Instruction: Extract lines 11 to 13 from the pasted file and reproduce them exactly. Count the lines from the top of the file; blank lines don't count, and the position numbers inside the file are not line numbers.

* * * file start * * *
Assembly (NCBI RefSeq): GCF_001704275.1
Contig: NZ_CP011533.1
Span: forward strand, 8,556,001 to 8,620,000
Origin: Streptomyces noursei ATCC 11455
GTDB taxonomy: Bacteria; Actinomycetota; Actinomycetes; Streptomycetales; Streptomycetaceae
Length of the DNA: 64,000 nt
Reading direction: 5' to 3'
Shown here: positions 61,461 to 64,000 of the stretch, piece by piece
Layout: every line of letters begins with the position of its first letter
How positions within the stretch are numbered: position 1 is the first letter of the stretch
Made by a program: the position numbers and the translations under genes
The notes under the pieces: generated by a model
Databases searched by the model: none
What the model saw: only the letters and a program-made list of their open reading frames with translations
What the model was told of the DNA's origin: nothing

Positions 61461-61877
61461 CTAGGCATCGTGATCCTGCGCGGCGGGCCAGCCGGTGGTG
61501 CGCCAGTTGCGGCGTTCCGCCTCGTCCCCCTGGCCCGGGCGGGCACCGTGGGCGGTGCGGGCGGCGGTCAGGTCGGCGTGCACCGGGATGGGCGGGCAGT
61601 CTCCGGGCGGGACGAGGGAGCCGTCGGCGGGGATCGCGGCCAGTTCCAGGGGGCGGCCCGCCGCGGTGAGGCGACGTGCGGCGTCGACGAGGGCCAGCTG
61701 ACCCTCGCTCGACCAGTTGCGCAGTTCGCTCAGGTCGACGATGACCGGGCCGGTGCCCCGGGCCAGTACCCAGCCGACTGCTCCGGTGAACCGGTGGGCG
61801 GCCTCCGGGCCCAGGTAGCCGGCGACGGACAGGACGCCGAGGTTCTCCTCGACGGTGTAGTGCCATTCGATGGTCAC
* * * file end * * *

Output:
Made by a program: the position numbers and the translations under genes
The notes under the pieces: generated by a model
Databases searched by the model: none